CAUS I said so

By Anne-Marie Bruzga

If listening is the first step toward lasting change, Alberta’s student leaders have taken a giant leap toward changing government policy.

On Tues., Oct. 13, university and college student leaders met with Premier Ralph Klein, and Minister of Advanced Education and Career Development Clint Dunford in Edmonton to discuss student issues.

Klein told the students at the meeting that his government’s top priority is now education spending.

Paul Galbraith, University of Calgary Students’ Union President and Chair of the Council of Alberta University Students, emphasized the benefits of investing in post-secondary education to the Premier at the meeting.

"This week, the International Monetary Fund, for the first time in its history, emphasized something other than free markets as the top determinant of a nation’s economic success and progress–that determinant was higher education investment," said Galbraith.

A variety of other topics were discussed as well, but according to Dunford, 80 per cent of the time was spent discussing more Board of Governors student representation and tuition.

"There were two main topics discussed," said Dunford. "One was about the representation on the BoG and tuition policy. On the first topic, we had a great presentation by Paul Galbraith. In response, the Premier indicated it would be similar to what happened to the tuition cap–students would make a presentation to the appropriate Standing Policy Committee, and we would advise other stakeholders to get actively involved."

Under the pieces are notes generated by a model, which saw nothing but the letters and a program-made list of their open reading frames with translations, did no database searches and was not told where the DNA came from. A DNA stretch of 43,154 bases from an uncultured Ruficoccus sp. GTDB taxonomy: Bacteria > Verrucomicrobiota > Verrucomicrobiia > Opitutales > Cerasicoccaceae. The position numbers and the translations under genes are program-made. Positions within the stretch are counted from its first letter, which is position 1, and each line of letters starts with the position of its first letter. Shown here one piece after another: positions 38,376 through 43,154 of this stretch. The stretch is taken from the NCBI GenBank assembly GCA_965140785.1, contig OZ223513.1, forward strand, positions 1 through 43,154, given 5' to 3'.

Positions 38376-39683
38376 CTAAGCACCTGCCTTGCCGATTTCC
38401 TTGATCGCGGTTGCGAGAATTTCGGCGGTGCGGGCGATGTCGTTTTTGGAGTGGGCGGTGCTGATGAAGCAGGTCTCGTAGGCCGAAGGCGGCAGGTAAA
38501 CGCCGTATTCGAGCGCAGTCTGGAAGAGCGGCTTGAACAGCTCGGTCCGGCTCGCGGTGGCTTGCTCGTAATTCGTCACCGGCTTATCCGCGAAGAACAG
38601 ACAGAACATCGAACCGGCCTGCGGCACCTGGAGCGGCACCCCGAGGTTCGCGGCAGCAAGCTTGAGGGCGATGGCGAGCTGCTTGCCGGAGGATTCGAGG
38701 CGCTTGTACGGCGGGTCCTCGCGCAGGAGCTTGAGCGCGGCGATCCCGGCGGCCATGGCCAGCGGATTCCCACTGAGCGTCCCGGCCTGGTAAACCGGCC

Student leaders are looking for an increase in Board of Governors representation from seven to 15-30 per cent in order to match the level of operating costs they say students now contribute to post-secondary institutions through tuition.

Galbraith said the presentation was a great opportunity.

"We are eagerly looking forward to presenting our position to the spc as we firmly believe more student representation on the governing boards of Alberta’s post-secondary institutions is an action that would positively impact students, faculty and administrations," said Galbraith. "It’s a win-win-win situation for institutions."

While Dunford couldn’t guarantee an increased number of students on boards, he did say that the meeting went well.

"From my vantage point, students said what they had to," said Dunford. "We heard their key points, and it is yet to be determined, but I think through the spc process, representation on boards will get a full and complete airing."

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